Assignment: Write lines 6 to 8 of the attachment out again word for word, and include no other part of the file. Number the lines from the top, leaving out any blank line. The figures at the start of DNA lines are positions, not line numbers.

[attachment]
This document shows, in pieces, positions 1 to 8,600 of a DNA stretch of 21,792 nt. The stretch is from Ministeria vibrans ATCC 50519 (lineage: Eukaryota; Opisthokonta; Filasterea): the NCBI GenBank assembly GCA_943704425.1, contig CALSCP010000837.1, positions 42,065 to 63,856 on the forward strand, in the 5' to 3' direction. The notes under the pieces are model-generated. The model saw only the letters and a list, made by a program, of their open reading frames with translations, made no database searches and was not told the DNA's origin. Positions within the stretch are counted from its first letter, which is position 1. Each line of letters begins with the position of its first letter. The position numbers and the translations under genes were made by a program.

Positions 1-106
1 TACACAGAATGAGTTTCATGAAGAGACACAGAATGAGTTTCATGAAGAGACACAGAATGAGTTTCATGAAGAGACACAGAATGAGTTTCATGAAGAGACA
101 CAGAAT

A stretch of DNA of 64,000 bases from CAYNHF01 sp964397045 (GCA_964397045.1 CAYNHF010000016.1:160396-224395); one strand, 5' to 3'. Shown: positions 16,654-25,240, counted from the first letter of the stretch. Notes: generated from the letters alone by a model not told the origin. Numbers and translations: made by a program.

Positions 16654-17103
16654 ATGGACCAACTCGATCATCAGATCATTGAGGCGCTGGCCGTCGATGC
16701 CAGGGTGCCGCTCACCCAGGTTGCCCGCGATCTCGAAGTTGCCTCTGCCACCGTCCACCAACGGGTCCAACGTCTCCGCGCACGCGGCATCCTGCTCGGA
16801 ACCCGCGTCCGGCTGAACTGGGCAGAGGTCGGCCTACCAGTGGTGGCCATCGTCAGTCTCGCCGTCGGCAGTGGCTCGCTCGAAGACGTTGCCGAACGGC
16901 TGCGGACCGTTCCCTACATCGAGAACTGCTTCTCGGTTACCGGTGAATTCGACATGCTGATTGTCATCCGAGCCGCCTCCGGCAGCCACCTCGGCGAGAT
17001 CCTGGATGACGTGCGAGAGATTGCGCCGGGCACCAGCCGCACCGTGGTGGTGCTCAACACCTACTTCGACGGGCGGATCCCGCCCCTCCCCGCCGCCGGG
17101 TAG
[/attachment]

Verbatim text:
Positions 16654-17103
16654 ATGGACCAACTCGATCATCAGATCATTGAGGCGCTGGCCGTCGATGC
16701 CAGGGTGCCGCTCACCCAGGTTGCCCGCGATCTCGAAGTTGCCTCTGCCACCGTCCACCAACGGGTCCAACGTCTCCGCGCACGCGGCATCCTGCTCGGA